Puleva Biotech describes generally available information about the identity and composition of fish oil (predominantly sardine and anchovy) and of tuna oil. The fish oils are predominantly triacylglycerides. Puleva Biotech presents typical fatty acid profiles of the fish oils in its notice. The fish oil (predominantly sardine and anchovy) contains EPA at a level of approximately 20 percent (by weight) of total fatty acids and DHA at a level of approximately 10 percent (by weight) of total fatty acids. The tuna oil contains DHA at a level of approximately 20 percent (by weight) of total fatty acids and EPA at a level of approximately 10 percent (by weight) of total fatty acids.

Puleva Biotech also describes the manufacture of its fish oils. Puleva Biotech's EPA-rich fish oil is obtained from sardine and anchovy and its DHA-rich tuna oil is obtained from tuna. Puleva Biotech notes that the manufacturing processes are identical for each oil. Processing of the crude fish oils extracts includes: 1) neutralization; 2) silica treatment; 3) decolorization (bleaching); 4) deodorization; and 5) stabilization with tocopherols and other food-grade antioxidants. Batches of fish oils may be blended to obtain the desired EPA and DHA fatty acid concentrations. Puleva Biotech provides specifications for the food-grade oils including specifications for lead, mercury, and persistent environmental pollutants. The notice includes results of batch analyses to support the ability of the method of manufacture to produce ingredients that meets Puleva Biotech's specifications.

Puleva Biotech acknowledges that FDA has previously raised concerns about the consumption of high levels of two fatty acids (i.e., DHA and EPA), which may increase bleeding time, increase levels of low-density lipoprotein cholesterol, and have an effect on glycemic control in non-insulin dependent diabetics (menhaden oil final rule; 62 FR 30571; June 5, 1997). In affirming the GRAS status of menhaden oil, FDA concluded that the use of menhaden oil as a direct food ingredient is GRAS, provided that the combined daily intake of EPA and DHA from consumption of menhaden oil does not exceed 3 g/p/d. To assure that the combined exposure to EPA and DHA would not exceed 3 g/p/d, FDA established maximum levels of use of menhaden oil that would be permitted in specified food categories (21 CFR 184.1472(a)(3)). Puleva Biotech reviewed literature published since the date of the June 1997 menhaden oil final rule and provides brief summaries of human studies on possible adverse effects. Puleva Biotech concludes from its literature review that the recent published scientific literature is consistent with FDA's conclusion regarding the safety of ingestion of up to 3 g/p/d of EPA and DHA.

In the notice, Puleva Biotech states its intention to use these fish oils in several food categories, including foods for which standards of identity exist, located in Title 21 of the Code of Federal Regulations. We note that an ingredient that is lawfully added to food products may be used in a standardized food only if it is permitted by the applicable standard of identity.

During its evaluation of GRN 000193, FDA consulted with the Labeling and Consumer Protection Staff of the Food Safety and Inspection Service (FSIS) of the United States Department of Agriculture (USDA). Under the Federal Meat Inspection Act and the Poultry Products Inspection Act, FSIS is responsible for determining the efficacy and suitability of food ingredients in meat and poultry products as well as prescribing safe conditions of use. Suitability relates to the effectiveness of the ingredient in performing the intended purpose of use and the assurance that the conditions of use will not result in an adulterated product, or one that misleads consumers. FSIS notes that because the oils are of fish origin and are similar in composition to that of menhaden oil, FSIS has no objection regarding their use in the production of meat and poultry products at the proposed use levels so long as the food standards that apply to the meat and poultry products in which the use of the ingredients is intended allow for such use. FSIS advised that Puleva Biotech seek regulatory guidance about the use of these ingredients in meat and poultry products from Dr. Robert Post, Director for labeling and Consumer Protection Staff, Office of Policy, Program, and Employee Development, Food Safety and Inspection Service, 1400 Independence Avenue, SW, Suite 602-Annex Building, Washington, DC 20250-3700.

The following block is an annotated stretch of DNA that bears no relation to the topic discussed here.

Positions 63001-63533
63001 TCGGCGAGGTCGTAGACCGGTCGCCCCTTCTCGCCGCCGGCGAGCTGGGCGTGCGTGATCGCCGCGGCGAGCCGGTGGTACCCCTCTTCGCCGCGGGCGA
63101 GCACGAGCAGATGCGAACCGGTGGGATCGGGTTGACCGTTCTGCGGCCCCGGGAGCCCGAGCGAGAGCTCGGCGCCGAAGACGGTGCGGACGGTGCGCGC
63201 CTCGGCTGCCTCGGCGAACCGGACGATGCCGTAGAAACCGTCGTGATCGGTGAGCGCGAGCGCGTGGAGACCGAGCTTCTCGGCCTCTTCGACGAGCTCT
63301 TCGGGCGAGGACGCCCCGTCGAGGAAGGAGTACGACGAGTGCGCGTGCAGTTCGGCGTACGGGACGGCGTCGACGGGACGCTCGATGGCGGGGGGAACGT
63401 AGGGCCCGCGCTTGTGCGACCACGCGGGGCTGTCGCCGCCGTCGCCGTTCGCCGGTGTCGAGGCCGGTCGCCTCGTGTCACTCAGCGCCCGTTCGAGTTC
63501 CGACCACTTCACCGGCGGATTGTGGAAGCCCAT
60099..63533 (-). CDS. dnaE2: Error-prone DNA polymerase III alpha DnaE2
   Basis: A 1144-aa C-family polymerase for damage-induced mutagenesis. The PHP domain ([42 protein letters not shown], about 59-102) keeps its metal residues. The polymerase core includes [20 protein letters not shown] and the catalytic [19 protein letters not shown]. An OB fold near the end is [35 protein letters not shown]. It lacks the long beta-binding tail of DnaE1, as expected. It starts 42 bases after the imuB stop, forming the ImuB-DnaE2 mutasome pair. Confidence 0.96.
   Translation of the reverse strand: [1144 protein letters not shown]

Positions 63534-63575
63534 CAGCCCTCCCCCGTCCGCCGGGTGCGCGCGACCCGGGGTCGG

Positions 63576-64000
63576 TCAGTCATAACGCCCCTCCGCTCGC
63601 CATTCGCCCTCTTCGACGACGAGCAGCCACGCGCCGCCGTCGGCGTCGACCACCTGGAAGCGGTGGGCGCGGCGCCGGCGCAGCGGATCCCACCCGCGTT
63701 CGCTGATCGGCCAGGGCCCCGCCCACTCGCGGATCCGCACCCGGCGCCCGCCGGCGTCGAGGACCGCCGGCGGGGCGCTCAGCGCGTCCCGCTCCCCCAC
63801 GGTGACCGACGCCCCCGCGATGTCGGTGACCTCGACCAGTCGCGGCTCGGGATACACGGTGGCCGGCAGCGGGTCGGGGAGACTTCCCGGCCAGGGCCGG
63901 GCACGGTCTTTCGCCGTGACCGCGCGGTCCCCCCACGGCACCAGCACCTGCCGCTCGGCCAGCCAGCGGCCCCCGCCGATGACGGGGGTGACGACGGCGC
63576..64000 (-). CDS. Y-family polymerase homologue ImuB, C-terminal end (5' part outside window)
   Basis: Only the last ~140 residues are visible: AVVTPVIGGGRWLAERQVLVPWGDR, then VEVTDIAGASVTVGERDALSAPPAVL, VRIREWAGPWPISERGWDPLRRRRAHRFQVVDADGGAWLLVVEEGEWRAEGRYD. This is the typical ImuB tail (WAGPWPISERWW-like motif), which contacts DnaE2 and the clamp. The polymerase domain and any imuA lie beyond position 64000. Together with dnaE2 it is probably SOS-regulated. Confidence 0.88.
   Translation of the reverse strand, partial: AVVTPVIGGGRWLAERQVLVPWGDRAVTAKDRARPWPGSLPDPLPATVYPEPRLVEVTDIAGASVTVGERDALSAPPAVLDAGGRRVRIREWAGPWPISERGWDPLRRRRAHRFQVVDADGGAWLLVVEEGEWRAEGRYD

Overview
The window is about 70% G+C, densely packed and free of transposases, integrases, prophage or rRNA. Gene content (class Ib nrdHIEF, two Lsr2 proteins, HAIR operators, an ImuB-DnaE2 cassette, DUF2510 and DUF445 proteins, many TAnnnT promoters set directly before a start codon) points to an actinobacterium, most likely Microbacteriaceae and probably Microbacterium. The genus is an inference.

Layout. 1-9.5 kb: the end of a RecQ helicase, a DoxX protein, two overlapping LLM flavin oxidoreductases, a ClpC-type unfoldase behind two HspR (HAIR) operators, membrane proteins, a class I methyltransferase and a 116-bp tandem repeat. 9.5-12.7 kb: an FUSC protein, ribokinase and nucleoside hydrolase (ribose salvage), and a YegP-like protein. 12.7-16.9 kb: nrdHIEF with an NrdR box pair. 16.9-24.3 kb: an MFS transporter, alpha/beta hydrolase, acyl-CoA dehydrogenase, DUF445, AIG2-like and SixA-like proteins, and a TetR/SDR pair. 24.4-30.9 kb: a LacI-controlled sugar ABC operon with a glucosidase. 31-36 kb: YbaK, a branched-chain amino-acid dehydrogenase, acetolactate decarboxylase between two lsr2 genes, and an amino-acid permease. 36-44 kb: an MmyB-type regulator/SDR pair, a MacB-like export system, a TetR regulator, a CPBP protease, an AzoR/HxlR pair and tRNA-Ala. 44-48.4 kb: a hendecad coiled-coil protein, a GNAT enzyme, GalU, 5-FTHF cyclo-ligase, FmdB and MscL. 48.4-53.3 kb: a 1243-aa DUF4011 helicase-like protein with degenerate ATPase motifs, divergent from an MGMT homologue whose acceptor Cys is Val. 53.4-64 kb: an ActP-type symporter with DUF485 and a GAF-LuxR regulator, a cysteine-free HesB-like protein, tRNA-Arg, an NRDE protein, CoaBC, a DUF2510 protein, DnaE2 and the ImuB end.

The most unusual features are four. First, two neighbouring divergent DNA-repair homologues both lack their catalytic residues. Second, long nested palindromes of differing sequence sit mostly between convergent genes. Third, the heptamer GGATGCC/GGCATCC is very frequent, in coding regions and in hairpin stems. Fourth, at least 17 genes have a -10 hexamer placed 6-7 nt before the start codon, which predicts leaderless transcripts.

Based on the information provided by Puleva Biotech, as well as other information available to FDA, the agency has no questions at this time regarding Puleva Biotech's conclusion that fish oil (primarily sardine and anchovy) and tuna oil are GRAS under the intended conditions of use. The agency has not, however, made its own determination regarding the GRAS status of the subject use of these fish oils. As always, it is the continuing responsibility of Puleva Biotech to ensure that food ingredients that the firm markets are safe, and are otherwise in compliance with all applicable legal and regulatory requirements.

In accordance with proposed 21 CFR 170.36(f), a copy of the text of this letter responding to GRN 000193, as well as a copy of the information in this notice that conforms to the information in the proposed GRAS exemption claim (proposed 21 CFR 170.36(c)(1)), is available for public review and copying on the homepage of the Office of Food Additive Safety (on the Internet at http://www.cfsan.fda.gov/~lrd/foodadd.html).

Sincerely,
 
Laura M. Tarantino, Ph.D.
Director
Office of Food Additive Safety
Center for Food Safety and Applied Nutrition

cc: Dr. Robert Post, Director
Labeling and Consumer Protection Staff
Office of Policy, Program and Employee Development
Food Safety and Inspection Service
1400 Independence Ave., SW, Suite 602, Annex
Washington, DC 20250-3700


(1)In the notice, Puleva Biotech uses the trade names Eupoly-EPA and Eupoly-DHA respectively.